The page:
Chasing clouds

Other people’s words about … running

Some athletes love to talk about what a simple sport running is. They say that all you need is a pair of sneakers. That’s not true. What you need is some freedom of movement and the ability to see a clear path ahead of you. It took me years to see that path and to find my pace. When I finally got moving, I hoped I might be able to run forever.

From ‘The Long Run’
by Catriona Menzies-Pike

After I wrote my last post here, in which I mentioned that I’d been too tired to run very much recently, I caught a cold and stopped running altogether for almost three weeks. It was probably the longest period I’ve gone without running since I took the habit up again, back in 2015, at the age of forty-five.

This past Thursday, I went for my first run since catching that cold, feeling fragile and wobbly and exhausted. I was so tired that I ran half the distance that I usually run, and I stopped at the midway point — partly to rest, partly just to soak up the wonder of being out under the sky again, with my feet thudding against the ground.

I sat on a rock looking out over the sailboats anchored in the cove, and I thanked whatever grace it is that allows me to continue to run. There are so many people who would like to run but can’t, whether because of disability or illness, injury or lack of opportunity. I remembered that I am one of the lucky ones: that it is my great good fortune and privilege to be able to run, however slow my pace, however short my distance.

I took the photographs in today’s post as I was sitting on those rocks, midway through that run. It was a short, tiring, exhausting, feeble run, and it left me feeling both humbled and blessed.

And that is what I love most about this privileged pursuit of mine: the gratitude it feels me with. The joy that it brings.

Perspective

Other people’s words about … depression. And baking.

I was diagnosed with depression, but it didn’t feel like depression … [What] I felt was very, very afraid. I felt like I’d been poisoned. I felt like there had been an avalanche in my head and I’d been shunted along by some awful force, to some strange place, off the map, where there was nothing I recognised and no one familiar. I was totally lost.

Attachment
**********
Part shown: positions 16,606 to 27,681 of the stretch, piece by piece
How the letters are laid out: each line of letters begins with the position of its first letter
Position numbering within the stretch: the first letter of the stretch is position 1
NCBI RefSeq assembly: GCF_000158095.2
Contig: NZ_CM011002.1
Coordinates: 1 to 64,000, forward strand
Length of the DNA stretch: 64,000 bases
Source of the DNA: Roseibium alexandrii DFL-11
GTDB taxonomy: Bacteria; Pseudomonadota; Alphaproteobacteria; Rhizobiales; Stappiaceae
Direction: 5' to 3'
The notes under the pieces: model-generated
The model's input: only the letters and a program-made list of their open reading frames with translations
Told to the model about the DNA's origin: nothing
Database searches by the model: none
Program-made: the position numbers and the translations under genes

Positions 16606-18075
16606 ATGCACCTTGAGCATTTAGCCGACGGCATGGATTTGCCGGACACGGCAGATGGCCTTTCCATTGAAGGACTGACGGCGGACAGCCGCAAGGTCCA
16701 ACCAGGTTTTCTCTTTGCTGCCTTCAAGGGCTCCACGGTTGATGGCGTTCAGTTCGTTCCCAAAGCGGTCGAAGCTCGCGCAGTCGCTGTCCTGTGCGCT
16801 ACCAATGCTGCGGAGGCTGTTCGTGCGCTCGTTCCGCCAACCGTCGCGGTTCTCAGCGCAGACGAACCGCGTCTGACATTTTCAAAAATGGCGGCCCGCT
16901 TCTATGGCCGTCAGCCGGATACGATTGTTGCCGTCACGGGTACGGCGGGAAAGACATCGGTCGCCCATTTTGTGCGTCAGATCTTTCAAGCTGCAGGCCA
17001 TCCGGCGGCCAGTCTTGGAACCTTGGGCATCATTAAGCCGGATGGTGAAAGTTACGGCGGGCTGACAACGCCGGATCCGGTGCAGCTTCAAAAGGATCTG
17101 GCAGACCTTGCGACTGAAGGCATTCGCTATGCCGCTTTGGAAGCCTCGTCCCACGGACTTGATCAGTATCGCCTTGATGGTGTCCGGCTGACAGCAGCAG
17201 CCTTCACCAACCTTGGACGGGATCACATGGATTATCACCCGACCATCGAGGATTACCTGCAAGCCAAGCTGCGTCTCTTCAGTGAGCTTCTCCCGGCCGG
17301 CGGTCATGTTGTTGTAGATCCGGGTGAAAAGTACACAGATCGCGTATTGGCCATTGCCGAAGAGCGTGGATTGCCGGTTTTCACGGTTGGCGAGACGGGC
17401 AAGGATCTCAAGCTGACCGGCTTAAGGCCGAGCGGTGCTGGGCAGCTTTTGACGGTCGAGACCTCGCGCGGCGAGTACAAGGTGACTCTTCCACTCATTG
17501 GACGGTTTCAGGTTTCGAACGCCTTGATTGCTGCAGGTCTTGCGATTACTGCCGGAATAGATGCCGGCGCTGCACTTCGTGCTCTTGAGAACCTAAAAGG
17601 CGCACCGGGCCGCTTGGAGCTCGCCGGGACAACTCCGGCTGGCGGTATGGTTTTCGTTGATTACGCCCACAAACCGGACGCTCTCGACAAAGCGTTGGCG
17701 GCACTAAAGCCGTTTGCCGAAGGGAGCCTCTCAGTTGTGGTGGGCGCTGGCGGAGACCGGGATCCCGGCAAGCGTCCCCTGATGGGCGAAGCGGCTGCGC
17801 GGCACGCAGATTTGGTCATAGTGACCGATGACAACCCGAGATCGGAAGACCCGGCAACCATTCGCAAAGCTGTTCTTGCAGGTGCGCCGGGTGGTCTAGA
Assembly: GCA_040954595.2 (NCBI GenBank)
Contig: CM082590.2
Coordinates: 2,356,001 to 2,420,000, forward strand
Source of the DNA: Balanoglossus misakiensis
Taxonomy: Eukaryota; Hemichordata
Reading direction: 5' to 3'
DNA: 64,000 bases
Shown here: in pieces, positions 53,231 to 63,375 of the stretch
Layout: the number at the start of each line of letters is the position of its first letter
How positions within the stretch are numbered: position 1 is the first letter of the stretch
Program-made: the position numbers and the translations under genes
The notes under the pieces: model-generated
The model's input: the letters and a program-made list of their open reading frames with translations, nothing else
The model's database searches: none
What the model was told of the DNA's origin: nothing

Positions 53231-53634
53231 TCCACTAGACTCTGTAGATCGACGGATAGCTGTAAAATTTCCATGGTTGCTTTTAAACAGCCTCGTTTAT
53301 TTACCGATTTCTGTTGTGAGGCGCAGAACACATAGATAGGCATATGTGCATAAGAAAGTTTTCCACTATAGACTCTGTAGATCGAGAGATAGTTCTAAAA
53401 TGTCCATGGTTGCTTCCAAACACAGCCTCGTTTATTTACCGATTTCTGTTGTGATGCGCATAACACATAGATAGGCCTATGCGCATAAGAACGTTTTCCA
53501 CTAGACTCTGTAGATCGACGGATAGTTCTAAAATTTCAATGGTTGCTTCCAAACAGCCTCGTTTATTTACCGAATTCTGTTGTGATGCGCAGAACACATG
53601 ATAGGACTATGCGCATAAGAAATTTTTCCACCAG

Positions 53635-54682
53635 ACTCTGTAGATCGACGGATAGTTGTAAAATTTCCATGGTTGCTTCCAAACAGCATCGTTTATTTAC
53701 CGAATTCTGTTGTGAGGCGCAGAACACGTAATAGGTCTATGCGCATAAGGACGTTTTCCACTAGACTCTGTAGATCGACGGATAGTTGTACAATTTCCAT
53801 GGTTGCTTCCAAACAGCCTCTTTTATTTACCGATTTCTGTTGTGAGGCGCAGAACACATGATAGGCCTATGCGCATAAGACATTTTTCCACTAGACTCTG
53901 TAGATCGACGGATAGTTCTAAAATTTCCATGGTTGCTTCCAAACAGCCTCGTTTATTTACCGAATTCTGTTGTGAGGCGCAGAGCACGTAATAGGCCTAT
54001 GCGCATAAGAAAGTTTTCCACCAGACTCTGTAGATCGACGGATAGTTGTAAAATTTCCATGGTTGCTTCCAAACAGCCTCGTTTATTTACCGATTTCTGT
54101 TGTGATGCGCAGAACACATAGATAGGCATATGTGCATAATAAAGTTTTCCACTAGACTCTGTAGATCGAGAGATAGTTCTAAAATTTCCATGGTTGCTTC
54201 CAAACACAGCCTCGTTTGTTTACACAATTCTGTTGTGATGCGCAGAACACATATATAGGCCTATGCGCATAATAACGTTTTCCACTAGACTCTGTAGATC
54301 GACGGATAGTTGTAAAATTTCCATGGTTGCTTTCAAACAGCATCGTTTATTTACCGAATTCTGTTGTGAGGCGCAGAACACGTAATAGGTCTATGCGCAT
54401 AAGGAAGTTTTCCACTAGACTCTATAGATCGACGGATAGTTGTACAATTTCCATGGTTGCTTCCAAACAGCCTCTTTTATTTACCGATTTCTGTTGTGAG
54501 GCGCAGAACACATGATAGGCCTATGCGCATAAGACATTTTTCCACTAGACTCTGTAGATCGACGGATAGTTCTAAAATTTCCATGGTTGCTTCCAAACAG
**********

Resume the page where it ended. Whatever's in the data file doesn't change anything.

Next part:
From ‘Saved by Cake’
by Marian Keyes

Marian Keyes’s description, in Saved by Cake, of living with depression — a depression which descended on her unexpectedly in the middle of her life and which has not since lifted — is truly horrifying. She describes, in the paragraph I’ve quoted above, and in further paragraphs that I haven’t quoted here, the kind of depression that verges, I think, on psychosis. The depression has invaded her mind. It is the stuff of nightmares.

Keyes writes of turning to baking cakes in desperation — because, she writes, she finds that baking is a distraction from her depression. But there is a terrible distinction between distraction and cure, and Keyes is fully cognisant of this. Tragically, distraction is the only tool available to her.

Keyes’s depression has, it seems to me, shut her mind down, closed her off from the rest of the big, wide world.

View from the edge of the big world

I think that’s the thing that strikes me most about this kind of depression. Because the world we live in is a big, wide world, and I can’t imagine a life in which I couldn’t see and wonder at its very bigness.

I don’t consider myself a particularly upbeat person. I often feel trapped in my own mind, stuck in my own gloomy, inner perceptions. But it’s been a long, long time since I felt entirely shut off from the big, wide world around me. And for that, I am intensely, immensely grateful.

Big world, big sky, big ocean

Lately I’ve been reading about …